Democratic Presidential Hopefuls React To ‘Drastic’ Supreme Court Ruling

Democratic presidential candidates reacted with disappointment on Thursday after the Supreme Court gave lawmakers the green light to gerrymander district maps.

The ruling dealt a devastating blow to voting rights groups who say the practice of drawing districts to suit a particular party or candidate threatens the very foundations of democracy and often disproportionately affects voters of color. 

“Politicians shouldn’t be able to pick their voters, voters should choose their representatives,” Sen. Kamala Harris (D-Calif.) wrote on Twitter. “The Supreme Court’s gerrymandering decision will have drastic consequences for the future of our nation,” she said, adding that she would work to ban gerrymandering as president. 

Sen. Cory Booker (D-N.J.) reacted similarly, saying he would also work to eliminate the partisan practice from the Oval Office. 

“Voters should be able to choose their politicians, not the other way around,” he said on Twitter.

Several of the more than two dozen 2020 candidates, including Sen. Elizabeth Warren (D-Mass.) and Sen. Bernie Sanders (I-Vt.), have also voiced support for legislation that would end gerrymandering as part of plans to defend fair elections. 

Chief Justice John Roberts wrote in his 5-4 majority decision that the question of what constitutes gerrymandering is beyond the court’s reach, because there are no adequate standards by which to judge which maps are and are not acceptable. The court’s four other conservative justices voted with him.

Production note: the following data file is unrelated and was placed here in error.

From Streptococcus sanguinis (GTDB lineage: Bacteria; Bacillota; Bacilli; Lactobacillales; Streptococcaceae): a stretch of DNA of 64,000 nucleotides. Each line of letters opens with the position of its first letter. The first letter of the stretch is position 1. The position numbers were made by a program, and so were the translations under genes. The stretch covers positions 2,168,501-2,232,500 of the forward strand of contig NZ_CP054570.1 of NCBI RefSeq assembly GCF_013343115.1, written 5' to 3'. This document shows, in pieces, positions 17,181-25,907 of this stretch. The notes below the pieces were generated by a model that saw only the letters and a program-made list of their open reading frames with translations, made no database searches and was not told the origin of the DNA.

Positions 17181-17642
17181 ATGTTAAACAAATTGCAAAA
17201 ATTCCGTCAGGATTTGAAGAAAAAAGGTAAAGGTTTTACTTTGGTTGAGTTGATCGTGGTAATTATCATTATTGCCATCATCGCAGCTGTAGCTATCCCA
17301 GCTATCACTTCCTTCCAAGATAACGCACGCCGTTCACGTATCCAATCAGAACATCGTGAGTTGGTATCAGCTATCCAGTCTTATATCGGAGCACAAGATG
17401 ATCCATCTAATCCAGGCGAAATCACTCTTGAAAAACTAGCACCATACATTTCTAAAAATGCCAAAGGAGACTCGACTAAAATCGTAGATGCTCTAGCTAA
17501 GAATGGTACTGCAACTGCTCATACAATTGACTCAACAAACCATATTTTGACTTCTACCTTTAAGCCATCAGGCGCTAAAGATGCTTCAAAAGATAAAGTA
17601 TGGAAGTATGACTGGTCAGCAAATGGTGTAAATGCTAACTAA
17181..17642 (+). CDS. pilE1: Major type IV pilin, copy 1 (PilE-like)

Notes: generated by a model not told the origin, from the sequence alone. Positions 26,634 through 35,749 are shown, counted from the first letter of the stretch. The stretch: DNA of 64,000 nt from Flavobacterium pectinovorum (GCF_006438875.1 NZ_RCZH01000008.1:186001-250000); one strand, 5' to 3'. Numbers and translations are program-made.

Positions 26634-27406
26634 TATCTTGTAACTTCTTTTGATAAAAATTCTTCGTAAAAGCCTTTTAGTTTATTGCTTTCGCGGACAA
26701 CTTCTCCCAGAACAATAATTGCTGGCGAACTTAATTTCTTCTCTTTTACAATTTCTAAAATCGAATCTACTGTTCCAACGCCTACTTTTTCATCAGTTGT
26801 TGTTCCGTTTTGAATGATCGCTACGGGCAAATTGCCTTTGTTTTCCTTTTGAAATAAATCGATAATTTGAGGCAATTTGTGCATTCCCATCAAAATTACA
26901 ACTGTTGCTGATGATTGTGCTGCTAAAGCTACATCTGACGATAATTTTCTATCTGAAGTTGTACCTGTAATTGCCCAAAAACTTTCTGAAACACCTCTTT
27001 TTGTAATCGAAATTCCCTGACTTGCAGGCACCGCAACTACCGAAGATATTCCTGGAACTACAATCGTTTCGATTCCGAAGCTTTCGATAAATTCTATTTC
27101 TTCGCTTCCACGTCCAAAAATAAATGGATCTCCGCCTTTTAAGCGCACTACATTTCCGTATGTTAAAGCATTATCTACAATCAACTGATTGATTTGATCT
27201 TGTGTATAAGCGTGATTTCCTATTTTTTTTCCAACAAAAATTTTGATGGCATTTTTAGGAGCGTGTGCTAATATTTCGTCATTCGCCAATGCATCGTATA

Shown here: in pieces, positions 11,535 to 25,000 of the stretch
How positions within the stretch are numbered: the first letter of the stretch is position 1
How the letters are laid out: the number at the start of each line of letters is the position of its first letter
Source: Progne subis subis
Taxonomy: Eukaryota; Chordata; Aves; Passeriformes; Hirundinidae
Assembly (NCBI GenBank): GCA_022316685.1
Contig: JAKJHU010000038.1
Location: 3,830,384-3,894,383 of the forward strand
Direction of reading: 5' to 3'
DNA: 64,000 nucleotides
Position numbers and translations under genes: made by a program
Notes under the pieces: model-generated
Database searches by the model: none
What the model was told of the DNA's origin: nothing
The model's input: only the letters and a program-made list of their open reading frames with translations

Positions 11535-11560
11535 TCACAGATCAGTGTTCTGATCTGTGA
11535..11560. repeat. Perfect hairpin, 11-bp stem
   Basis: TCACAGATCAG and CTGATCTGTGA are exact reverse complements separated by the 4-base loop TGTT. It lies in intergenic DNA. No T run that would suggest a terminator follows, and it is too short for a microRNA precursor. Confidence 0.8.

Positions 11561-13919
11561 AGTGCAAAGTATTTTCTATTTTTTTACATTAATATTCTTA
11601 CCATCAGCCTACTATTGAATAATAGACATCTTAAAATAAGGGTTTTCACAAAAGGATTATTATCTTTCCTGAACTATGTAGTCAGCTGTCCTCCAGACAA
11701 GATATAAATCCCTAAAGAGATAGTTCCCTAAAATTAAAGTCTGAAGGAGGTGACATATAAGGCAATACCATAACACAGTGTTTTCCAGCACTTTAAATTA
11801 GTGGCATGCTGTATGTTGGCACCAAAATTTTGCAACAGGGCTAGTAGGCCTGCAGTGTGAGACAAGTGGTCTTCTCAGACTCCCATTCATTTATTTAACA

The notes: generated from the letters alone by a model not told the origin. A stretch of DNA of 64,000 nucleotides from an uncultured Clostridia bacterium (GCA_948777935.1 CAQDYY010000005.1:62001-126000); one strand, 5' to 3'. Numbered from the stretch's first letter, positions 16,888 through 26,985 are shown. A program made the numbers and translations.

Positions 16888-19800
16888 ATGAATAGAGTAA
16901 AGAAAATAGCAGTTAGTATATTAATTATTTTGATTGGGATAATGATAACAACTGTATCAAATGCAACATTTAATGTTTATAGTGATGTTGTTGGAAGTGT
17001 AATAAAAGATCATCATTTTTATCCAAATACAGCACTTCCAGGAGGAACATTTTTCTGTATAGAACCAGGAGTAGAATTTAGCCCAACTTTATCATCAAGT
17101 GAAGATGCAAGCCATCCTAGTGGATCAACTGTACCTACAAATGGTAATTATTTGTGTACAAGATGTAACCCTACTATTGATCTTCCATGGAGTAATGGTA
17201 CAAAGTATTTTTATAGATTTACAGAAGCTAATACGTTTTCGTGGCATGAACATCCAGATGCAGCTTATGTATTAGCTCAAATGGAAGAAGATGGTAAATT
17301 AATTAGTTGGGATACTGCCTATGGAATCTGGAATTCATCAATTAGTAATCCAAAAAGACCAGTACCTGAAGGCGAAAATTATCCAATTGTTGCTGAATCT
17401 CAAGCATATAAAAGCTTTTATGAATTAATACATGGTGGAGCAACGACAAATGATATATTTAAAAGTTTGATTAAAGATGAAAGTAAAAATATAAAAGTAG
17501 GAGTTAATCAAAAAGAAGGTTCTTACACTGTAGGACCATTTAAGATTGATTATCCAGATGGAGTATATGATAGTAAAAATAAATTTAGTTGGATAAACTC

Writing for the minority, Justice Elena Kagan wrote that “[t]he practices challenged in these cases imperil our system of government,” and emerging technology will only make the problem worse.

“Part of the Court’s role in that system is to defend its foundations,” she wrote. “None is more important than free and fair elections. With respect but deep sadness, I dissent.”

In its other major ruling of the day, the Supreme Court prevented, for now, the Trump administration from adding a citizenship question to the census. It was a partial victory for states, cities and civil rights groups who say that adding a citizenship question would result in a less accurate census, as fewer noncitizens would be likely to participate. 

Written by Alan Smith

Alan Smith

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